CWG 2014: Games people still play

Written by Shivani Naik | Updated: Jul 24 2014, 14:32pm hrs
In the pub-crawl of international sports, played to the latino of Brazils World Cup and jazz of Wimbledon, the country airs of Tour de France and the blues of Chisora refusing to fight Fury, the metal of Rorys triumph at the Open and finally the bhangra-rap of Indias Test win over England, Scotland will try to line up men wearing skirts who will proficiently play the hauntingly brilliant laments of the bagpipe at the Commonwealth Games starting Wednesday.

Athletes, not quite kilted - more kitted out, will try following the pipe-majors. Sure English have ripped apart the Scottish opening ceremony wear in their tabloids, and Australias woken up to find little apple-islanders Tasmania missing from its Speedo suits. But historical excuses to snipe at each other can only go so far within this community of Commonwealth nations.

So its all settled by playing sport.

Its simplistic to say that the tenuous imperial links that the British (name dropped in 1978) Empire (name slashed in 1970) had with its erstwhile territories have frayed so much, that the Commonwealth Games are completely redundant.

Even allowing for lawn bowls and the queens baton relay, the Games were the talk of town in the Indian capital four years ago, where, as generous hosts we served the travelling contingents a hundred different cuisines and offered athletes shampoo top-ups in bathrooms - one for each visitor.

Mercifully, India also made the most of its own lavish party by finishing second on the medals table.

So why blame the Scots who are looking to scale two peaks (they call it Munro bagging here) in two months host the best party possible at the Games in the coming dozen days, and then try and rid themselves of the overlordship of England in a Yes/No referendum mid-September, where they can chuck out a three-century long baggage, like bins emptied of liquor bottles, the morning after.

Why grudge the Scots the right to feel punch pleased about themselves after theyve goaded Usain Bolt to step out of his lush London apartment and run a sprint relay, in what is frankly a 9-second-or-less of exhibition.

They dont see it that way here, of how this assembly of athletes who assuredly speak English or know someone who definitely does is wasting its collective time at a Games, that are battling for relevance.

Sir Chris Hoy, legend on the bike, is a Scot and obliged to make an impassioned plea for the Games to be taken seriously. But you sense that he believes in what hes saying when he says, Athletes can still become legends and household names after a good Commonwealth haul. Theyve played a big part in giving me experience to go onto the Olympics and win there, he says in his deep voice.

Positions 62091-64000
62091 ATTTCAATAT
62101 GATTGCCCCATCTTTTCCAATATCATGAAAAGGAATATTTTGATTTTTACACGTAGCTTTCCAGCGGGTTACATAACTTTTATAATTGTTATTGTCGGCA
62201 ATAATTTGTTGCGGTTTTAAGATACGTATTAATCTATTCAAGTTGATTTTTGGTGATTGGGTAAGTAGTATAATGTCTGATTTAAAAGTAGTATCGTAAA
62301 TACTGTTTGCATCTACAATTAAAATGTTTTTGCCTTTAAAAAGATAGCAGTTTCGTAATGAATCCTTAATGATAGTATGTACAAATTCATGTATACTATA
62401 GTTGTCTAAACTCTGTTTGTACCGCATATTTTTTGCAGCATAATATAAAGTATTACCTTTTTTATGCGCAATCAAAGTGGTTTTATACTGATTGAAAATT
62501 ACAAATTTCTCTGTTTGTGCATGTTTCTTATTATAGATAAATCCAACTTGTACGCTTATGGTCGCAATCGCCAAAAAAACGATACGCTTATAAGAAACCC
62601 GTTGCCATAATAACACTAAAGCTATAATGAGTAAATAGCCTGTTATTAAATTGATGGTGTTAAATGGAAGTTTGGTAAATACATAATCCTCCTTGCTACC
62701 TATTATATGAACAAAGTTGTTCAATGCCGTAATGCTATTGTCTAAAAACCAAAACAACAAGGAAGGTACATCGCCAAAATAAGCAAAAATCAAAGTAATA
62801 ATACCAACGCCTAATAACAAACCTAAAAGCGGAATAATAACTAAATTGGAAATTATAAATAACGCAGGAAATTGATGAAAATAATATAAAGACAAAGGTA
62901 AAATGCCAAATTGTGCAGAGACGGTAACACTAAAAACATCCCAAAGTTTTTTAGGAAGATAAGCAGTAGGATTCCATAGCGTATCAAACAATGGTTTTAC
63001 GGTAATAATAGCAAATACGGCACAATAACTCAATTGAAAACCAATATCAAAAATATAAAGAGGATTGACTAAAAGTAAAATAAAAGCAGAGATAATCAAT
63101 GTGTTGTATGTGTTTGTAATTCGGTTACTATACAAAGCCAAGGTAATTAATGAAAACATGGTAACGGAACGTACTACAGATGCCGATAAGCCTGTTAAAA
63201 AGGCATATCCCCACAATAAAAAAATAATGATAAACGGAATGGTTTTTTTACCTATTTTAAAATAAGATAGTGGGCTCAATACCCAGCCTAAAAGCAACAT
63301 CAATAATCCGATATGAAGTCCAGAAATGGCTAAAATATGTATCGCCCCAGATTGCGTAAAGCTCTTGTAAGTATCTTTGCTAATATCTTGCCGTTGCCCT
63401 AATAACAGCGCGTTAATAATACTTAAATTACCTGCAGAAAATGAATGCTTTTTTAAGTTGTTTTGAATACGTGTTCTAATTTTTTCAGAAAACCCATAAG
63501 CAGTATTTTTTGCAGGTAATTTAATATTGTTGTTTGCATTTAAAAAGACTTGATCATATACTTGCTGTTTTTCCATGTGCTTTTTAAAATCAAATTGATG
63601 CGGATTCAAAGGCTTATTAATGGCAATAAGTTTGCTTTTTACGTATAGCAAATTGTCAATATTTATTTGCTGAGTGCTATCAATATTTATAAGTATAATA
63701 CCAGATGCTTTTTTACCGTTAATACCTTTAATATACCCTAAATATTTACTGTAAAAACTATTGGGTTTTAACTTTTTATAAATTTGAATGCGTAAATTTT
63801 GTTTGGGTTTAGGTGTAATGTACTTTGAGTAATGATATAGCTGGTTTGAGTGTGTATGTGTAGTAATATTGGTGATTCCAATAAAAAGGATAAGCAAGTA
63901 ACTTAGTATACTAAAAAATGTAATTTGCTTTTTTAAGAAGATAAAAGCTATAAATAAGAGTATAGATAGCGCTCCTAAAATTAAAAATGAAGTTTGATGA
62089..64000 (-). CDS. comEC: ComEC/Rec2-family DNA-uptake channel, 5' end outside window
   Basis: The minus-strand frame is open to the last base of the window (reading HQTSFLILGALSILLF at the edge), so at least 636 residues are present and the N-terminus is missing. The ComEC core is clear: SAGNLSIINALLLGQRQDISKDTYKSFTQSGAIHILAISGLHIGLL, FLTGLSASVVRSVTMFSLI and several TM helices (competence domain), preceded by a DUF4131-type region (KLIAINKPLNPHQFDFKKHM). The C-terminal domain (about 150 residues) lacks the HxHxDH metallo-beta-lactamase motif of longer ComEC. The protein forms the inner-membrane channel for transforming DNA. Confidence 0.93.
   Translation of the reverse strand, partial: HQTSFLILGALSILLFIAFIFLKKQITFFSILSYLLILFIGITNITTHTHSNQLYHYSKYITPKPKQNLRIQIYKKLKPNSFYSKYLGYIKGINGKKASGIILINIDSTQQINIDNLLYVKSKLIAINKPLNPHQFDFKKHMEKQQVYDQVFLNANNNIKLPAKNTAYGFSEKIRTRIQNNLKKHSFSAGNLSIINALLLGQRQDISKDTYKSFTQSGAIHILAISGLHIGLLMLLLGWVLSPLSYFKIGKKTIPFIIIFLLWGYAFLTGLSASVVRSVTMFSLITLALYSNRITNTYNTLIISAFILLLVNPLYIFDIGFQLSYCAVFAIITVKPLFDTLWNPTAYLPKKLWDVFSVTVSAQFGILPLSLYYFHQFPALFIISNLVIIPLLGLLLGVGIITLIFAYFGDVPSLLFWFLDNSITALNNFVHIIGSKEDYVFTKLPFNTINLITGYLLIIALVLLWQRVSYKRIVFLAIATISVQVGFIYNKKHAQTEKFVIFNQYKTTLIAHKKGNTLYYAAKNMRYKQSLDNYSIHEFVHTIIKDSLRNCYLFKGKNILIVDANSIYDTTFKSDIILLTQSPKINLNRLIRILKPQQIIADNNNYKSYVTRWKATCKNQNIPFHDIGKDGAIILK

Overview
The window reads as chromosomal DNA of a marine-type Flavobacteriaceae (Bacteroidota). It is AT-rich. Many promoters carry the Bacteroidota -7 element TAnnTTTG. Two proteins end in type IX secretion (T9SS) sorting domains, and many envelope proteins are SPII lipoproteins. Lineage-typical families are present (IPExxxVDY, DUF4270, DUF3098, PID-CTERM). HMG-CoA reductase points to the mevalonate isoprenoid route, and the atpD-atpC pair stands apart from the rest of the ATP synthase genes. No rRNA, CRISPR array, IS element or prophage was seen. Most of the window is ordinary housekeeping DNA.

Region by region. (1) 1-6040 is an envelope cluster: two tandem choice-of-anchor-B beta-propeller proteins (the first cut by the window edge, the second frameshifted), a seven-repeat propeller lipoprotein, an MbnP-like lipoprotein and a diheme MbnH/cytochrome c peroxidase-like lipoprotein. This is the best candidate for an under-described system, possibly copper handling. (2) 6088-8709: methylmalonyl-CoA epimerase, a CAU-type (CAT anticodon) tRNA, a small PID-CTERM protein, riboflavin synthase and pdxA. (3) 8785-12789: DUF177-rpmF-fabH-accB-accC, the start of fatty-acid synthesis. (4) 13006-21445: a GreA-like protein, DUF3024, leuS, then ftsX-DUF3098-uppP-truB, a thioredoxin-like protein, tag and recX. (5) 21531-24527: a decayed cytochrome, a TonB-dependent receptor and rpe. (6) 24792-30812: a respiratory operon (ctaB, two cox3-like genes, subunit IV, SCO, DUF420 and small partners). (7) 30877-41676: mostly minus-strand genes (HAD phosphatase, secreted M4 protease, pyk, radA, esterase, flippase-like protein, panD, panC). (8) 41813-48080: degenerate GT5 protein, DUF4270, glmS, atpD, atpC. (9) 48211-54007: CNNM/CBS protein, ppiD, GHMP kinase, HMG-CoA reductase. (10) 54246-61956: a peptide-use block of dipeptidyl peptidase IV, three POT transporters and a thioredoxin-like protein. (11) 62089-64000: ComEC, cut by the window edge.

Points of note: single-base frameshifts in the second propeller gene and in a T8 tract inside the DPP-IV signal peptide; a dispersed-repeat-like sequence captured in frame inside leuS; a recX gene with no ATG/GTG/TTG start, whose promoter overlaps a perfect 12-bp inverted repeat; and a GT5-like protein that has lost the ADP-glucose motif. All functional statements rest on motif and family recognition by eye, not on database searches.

For swimmer Michael Jamieson, a Glasgow boy and Olympic silver medallist in 200m, it is about getting the host nation its first gold of the Games at a pool where he grew up.

The Australians have fallen back on the old whipping boys, the English, as their pool-pipers Alicia Coutts, James Magnussen, Christian Sprenger and Lorna Tonks go about strutting their stuff, and the rest of the sportsmen go head-to-head against the Ashes rivals.

If nothing else, this Commonwealth can be held together by the common theme of how everyone can find enough reasons to diss the English.

Theres also Mick Gauld an English pistol shooter, a grandfather, who also doesnt like his fellow English who denied him a place at the London Olympics. Hes chasing Philip Adams 18 medals to become the all-time highest. But theres enough athletes around, like Roland Schoeman of South Africa, who consider the Games a tradition, a why-not, a chance to contribute to the nations tally.

Bolts treating this like a guest appearance, but for the likes of David Rudisha, Sally Pearson, Mo Farah, it is London Games Lite two years after their biggest triumphs. Theres the fresh burst of Kenyan Eunice Sum, currently dominating 800m and Canadian Derek Drouin hop-scotching over 2.40m, and the long legacy of Valerie Adams, the Kiwi shotputter whos unbeaten for years. The Games will always find meaning for those without other preoccupations on their minds as a tune-up for the next big Olympics.

Southern hemispheres small top-dogs New Zealand have rugby and netball crowns to defend, and for perennial Olympic hopefuls squash with its agreeable poster-children Nicol David and Nick Matthew, CWG is as big as it can get, given wrestling edged them out.

The one-sidedness and dominance of certain contests even if India rake them in in badminton and shooting can be a little off-putting, but rivalries get made as you go along, and secretly even Glasgow is itching to show Edinburgh (its like a Mumbai-Delhi scoff-off) that Scotland can erase the disastrous memories of Edinburgh 1986, which was racked by boycotts.

Indias come a long way since they snubbed the Empire in the 1930s and turned on their heels setting off for the South East Asian Games instead. Even in 2014, the Asiad makes more sense as do the World Championships in badminton and shooting and the Olympic qualification in hockey at Incheon rather than this Glasgow gallivant.

But then again, the sweetest feeling as Indians who edged out England at Delhi would know, is pipping the Auld Enemy. Within the Commonwealth, enemies can be made and unmade as you go along. In Scotland, youll also find a piper at hand, to raise the shrilly pitch of the battle cry.